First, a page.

Could Najaf Cost Bush the Election?
Even though the crisis at the Shrine of Ali seems to have passed, the U.S. military actions in the holy city of Najaf have been deeply unpopular with American Muslims. A politically signficant demonstration was held by Shiite Iraqi-Americans in Dearborn, Michigan, last week. (Despite its size, its leadership in the form of Sheikh Husseini and the very fact of Shiite Iraqis taking this stand, make it worth noticing; not long ago the Iraqi Shiites in Dearborn were eagerly meeting Wolfowitz!) It demanded that US troops get out of Iraq. These expatriate Iraqi Shiites had been the most gung-ho group about the US going to war against the Saddam regime in 2003, and they were big Bush supporters. But now they are filled with second thoughts and regrets. The US military campaign in Najaf has deeply offended their religious sensibilities. They have made an about-face and now want the US out of their country, immediately.
Arab-Americans and Muslim-Americans have particular presence in the Midwest, including in swing states like Michigan and Ohio (these two plus Pennsylvania and Florida all have more than 100,000 Arab-Americans. Since many Arab-Americans are Christians, they aren’t exactly an overlap with Muslim-Americans). They do not ordinarily swing an election, however, because they were about evenly split between Democrats and Republicans. But when the Iraqi Shiites start demonstrating against the Bush administration, it is a sign that they may well vote for Kerry. A large number of Muslim-Americans is deeply upset by the fighting in Najaf, and by what they see as Bush administration trampling of their civil rights.
In a very close race, the Muslim Americans and Arab Americans in the above states could be a decisive constituency. There are about 300,000 Arab Americans in southeast Michigan, a state with a population of 11 million. All the signs are that they are migrating toward Kerry and Nader in large numbers. In 2000, many of those who voted Republican were afraid that with Joe Lieberman on the ticket, a Gore administration would be very hard on the Palestinians. But what I’m hearing from the community is that they are so upset with Bush that they will vote Democrat this year.
In general, swing voters in the battleground states are closer to Kerry on Iraq than Bush. Robin Wright argues that they think Bush has been too quick to use military force, and a majority feels that the Iraq misadventure hasn’t helped the US in the war on terror.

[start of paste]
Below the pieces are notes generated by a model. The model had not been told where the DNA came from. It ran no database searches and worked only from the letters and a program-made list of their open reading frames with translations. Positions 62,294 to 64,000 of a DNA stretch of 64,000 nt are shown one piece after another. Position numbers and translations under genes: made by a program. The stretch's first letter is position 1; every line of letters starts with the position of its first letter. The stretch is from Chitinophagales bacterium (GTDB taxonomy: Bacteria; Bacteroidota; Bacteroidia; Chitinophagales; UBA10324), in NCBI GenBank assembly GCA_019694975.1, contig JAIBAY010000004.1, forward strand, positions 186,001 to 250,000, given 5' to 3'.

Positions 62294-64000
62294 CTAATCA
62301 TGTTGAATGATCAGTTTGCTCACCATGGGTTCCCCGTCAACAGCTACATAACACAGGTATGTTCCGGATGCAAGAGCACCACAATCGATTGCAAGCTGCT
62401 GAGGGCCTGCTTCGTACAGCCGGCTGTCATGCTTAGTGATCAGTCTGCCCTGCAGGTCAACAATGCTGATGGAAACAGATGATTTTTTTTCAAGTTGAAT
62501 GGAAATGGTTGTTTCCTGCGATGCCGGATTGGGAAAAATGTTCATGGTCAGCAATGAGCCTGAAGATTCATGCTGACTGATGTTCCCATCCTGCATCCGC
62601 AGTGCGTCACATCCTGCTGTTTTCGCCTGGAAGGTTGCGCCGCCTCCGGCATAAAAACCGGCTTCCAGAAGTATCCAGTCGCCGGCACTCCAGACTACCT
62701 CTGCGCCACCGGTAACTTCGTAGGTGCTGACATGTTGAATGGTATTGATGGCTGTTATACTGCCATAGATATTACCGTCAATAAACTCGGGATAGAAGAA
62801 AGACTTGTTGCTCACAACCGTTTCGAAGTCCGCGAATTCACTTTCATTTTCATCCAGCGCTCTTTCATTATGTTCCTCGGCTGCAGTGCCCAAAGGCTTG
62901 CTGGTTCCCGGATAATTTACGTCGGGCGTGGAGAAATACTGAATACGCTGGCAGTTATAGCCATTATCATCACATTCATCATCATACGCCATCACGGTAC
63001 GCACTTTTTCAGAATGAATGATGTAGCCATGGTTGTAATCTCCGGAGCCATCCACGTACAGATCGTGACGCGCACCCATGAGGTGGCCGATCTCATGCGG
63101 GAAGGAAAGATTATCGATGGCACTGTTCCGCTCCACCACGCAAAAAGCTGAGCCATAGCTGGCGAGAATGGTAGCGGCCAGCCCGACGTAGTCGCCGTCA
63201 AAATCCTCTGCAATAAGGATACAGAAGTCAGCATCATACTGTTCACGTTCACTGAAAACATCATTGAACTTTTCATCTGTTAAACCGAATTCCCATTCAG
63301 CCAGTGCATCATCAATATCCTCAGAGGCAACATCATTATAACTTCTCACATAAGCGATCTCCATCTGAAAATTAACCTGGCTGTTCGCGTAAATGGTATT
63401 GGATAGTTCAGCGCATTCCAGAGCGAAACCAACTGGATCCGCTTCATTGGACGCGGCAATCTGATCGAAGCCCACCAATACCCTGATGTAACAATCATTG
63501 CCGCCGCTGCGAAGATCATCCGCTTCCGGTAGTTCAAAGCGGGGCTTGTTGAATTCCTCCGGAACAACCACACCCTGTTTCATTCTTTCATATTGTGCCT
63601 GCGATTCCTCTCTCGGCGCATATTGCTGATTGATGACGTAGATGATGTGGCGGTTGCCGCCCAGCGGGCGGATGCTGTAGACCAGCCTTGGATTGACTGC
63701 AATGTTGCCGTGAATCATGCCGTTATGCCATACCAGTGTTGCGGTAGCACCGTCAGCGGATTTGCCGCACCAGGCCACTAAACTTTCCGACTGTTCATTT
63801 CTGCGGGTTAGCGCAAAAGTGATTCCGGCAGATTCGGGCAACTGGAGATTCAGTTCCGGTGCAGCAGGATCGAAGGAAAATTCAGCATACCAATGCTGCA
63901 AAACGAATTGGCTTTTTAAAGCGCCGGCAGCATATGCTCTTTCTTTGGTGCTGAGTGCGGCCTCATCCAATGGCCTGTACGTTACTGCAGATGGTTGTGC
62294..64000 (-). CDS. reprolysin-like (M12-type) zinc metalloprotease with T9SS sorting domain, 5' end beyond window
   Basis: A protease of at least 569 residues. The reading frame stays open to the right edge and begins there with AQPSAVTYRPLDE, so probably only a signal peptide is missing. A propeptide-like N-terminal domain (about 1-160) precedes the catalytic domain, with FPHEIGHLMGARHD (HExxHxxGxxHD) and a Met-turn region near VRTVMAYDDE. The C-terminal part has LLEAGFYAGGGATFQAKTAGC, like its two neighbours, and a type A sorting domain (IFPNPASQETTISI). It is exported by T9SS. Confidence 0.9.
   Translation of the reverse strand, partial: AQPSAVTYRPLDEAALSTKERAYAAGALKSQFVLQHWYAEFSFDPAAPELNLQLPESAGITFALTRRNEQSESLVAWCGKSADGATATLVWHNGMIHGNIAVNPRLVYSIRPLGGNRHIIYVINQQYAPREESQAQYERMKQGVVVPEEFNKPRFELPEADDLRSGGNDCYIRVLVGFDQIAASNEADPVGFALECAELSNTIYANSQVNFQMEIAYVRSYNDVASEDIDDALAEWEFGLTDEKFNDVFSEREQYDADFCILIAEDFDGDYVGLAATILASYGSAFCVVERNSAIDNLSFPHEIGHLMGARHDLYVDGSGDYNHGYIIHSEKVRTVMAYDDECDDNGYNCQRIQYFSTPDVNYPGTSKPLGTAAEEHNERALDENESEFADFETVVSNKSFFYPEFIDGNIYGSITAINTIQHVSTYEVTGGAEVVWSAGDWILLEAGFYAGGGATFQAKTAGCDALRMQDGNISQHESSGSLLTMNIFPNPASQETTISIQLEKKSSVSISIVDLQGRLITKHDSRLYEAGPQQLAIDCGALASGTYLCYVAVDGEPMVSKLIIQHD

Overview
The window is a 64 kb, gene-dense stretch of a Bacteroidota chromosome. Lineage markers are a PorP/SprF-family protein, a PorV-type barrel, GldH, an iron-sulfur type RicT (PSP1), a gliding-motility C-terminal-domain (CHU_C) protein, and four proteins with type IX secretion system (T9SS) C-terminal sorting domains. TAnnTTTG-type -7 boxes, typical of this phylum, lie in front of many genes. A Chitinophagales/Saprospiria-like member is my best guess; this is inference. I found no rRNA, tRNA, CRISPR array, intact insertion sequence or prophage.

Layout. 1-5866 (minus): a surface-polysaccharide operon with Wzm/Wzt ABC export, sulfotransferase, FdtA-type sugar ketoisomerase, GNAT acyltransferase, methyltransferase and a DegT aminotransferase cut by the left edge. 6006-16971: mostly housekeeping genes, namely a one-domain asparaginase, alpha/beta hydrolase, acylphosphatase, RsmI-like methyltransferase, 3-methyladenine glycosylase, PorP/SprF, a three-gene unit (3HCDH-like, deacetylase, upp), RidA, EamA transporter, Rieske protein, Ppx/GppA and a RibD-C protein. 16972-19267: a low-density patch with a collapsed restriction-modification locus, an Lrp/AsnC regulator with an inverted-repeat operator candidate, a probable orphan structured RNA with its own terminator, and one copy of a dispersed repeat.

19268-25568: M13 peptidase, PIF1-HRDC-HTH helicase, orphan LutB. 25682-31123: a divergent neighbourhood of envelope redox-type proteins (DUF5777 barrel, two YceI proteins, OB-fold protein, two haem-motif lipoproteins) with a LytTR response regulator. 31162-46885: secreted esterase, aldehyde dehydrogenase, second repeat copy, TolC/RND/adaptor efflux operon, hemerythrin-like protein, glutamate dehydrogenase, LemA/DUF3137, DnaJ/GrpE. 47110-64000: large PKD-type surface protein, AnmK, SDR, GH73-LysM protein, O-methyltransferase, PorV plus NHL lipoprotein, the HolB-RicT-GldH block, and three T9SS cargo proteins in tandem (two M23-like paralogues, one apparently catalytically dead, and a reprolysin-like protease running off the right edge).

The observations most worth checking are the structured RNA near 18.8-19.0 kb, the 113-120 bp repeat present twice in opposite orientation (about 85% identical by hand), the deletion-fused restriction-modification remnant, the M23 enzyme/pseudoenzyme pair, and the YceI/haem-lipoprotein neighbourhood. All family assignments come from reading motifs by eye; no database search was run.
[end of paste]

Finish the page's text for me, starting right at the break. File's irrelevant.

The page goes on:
Most Americans are admittedly not transfixed by the Najaf issue (even if they ought to be). But they are transfixed by their gasoline and energy bills. The fighting in Najaf has also inflamed the Iraqi South, which exports a majority of Iraq’s oil, and has interfered with exports and also caused the price to rise just out of jitters. $49 a barrel petroleum has a negative effect on the economy, and the effect is delayed. Any organization that uses a lot of gasoline (school districts e.g.) and has a fixed income suddenly has found its costs going up, and will have to cut back someplace, probably in employment. Airline and trucking executives must be apoplectic and thinking of all they people they could fire and still run their businesses.
The Ann Arbor News reports Thursday that Michigan’s jobless rate has risen again, to 6.8% in July. Kerry has a lead in Michigan of %46 to %42. Some ten percent are still undecided, and they will determine the outcome. (Michigan voted twice for Clinton and went for Gore in 2000, so it has been trending Democrat.) Between the continued poor economy (which may well worsen given the high oil prices) and the new antipathy of Muslim-Americans and Arab Americans to the Bush administration because of its Iraq policies, Michigan could well be in the bag for Kerry. Kerry is leading by 6% in Pennsylvania and by the same in Florida. He and Bush are dead even in Ohio. So, Bush can’t afford to have the Republican Arab Americans of Toledo, OH (many are restaurateurs and businessmen) desert him. But they may well do so.